The Color Purple - at Home
Book by Marsha Norman, music & lyrics by Brenda Russell, Allee Willis & Stephen Bray based on the novel by Alice Walker and the Warner/Amblin motion picture
Curve in association with Birmingham Hippodrome
For this online performance, Tinuke Craig gathered the cast of her 2019 Curve production together and in just ten days restaged it in a new version, costumed but without scenery, presented in-the-round on the Curve’s revolve. It is broadcast live, without an audience, an empty auditorium visible beyond the stage, but it is packed with vitality and powerful theatre.
The lack of scenery becomes an advantage. This pared-back staging emphasises its theatricality and the link between performer and spectator that is the essence of theatre. Its close-ups feel less like cinema or TV than the projection of performance, creating a new intimacy.
This musical adaptation of Alice Walker’s novel inevitably compacts and streamlines the plot. It is a tale of struggle with a long back-history, but the energy of its songs, its dances, its colour and bright lights disguise just how dark that story is. But the pain and the anger are there in T’Shan Williams’s central performance as Celie, the girl who is raped by her stepfather and parted from her children, and her sister Nettie, married to Mister (Ako Mitchell) a man who treats her badly, but eventually finds love with rebellious Shug Avery, her husband’s sometime mistress (Carly Mercedes Dyer, new to the company).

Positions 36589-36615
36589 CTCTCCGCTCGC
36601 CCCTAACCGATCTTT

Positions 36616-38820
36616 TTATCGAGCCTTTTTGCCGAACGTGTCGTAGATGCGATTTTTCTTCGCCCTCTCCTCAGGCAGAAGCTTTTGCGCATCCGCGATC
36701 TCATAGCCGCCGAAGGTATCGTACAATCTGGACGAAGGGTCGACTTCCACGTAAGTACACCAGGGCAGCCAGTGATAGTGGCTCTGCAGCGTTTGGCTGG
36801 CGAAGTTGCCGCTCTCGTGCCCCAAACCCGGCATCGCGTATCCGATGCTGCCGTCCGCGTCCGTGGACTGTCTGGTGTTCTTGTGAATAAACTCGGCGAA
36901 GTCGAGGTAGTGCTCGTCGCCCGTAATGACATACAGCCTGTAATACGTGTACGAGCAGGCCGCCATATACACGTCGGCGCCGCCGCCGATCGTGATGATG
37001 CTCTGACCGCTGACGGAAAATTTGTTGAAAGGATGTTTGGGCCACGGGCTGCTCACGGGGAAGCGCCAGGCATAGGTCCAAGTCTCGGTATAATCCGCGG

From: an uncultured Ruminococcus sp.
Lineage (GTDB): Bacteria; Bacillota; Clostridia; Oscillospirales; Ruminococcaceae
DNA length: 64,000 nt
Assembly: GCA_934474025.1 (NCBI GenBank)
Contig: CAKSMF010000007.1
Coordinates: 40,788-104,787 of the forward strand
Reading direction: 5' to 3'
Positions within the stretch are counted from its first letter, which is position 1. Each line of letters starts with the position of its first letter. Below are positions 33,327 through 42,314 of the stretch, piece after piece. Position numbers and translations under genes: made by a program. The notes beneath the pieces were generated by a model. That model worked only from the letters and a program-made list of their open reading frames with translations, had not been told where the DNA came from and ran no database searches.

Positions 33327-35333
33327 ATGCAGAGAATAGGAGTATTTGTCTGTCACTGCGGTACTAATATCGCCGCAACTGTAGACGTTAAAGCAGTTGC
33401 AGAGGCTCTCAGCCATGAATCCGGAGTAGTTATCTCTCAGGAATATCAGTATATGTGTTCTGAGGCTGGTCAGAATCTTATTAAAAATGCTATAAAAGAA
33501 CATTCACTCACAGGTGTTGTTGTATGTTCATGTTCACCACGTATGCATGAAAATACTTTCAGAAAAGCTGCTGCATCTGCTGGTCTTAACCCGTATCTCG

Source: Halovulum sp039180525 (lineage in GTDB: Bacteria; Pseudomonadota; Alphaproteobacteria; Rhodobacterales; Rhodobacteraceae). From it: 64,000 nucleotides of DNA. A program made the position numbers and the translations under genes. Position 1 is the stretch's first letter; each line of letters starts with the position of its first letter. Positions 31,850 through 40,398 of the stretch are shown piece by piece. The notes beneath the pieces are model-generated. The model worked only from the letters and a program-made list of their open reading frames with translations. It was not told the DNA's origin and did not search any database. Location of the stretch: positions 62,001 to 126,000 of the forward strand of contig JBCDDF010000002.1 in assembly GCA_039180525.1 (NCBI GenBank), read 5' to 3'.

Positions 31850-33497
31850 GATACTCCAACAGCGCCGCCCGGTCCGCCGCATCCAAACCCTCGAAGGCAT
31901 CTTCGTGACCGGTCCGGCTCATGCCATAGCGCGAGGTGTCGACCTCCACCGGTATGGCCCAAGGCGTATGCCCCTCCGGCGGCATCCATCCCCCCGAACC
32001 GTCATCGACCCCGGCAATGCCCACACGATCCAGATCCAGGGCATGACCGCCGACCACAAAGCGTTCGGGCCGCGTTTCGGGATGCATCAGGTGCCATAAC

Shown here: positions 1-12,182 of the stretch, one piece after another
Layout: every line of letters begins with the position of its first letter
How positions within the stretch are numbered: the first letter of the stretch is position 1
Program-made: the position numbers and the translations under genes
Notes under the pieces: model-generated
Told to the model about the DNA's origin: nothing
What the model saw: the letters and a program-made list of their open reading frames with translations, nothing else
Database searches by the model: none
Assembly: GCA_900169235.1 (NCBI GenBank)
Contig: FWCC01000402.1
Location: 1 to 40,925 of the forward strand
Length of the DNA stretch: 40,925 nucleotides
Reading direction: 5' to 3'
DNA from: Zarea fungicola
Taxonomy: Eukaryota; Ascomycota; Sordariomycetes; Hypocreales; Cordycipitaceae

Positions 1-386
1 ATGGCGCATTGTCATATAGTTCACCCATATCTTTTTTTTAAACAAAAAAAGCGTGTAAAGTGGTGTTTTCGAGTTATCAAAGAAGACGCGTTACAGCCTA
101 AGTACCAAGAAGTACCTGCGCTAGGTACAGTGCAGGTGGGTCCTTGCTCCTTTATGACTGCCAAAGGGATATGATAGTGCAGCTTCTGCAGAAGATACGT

It's a show that is packed with powerful performances including Karen Mayunukure as Sofia, the strong-willed woman whom Mister’s son Harpo (Simon-Anthony Rhoden) marries. They have an hilarious sequence together, Harpo struggling with his trousers down.
The church singers who form a commenting chorus offer another slice of fun, but for all its exuberance, this isn’t a comic story and it is delivered with full throttle drama that makes its moments of gentle tenderness even more effective.
Dances have been refigured to maintain social distancing without sacrificing their vigour but physical intimacy has to be forgone, including the kiss that emphasises Celie and Shug’s relationship, but these are performances full of feeling, especially Williams’s Celie. She beautifully registers her emotions as well as singing superbly.
A warning. If watching a performance, log on early. I missed the opening scenes. Everything was set up to press the final button but it produced an error message and going to the site’s live help I found a queue before me. Changing to a different browser solved the problem and what followed negated any frustration. This came close to being back in a theatre.
Reviewer: Howard Loxton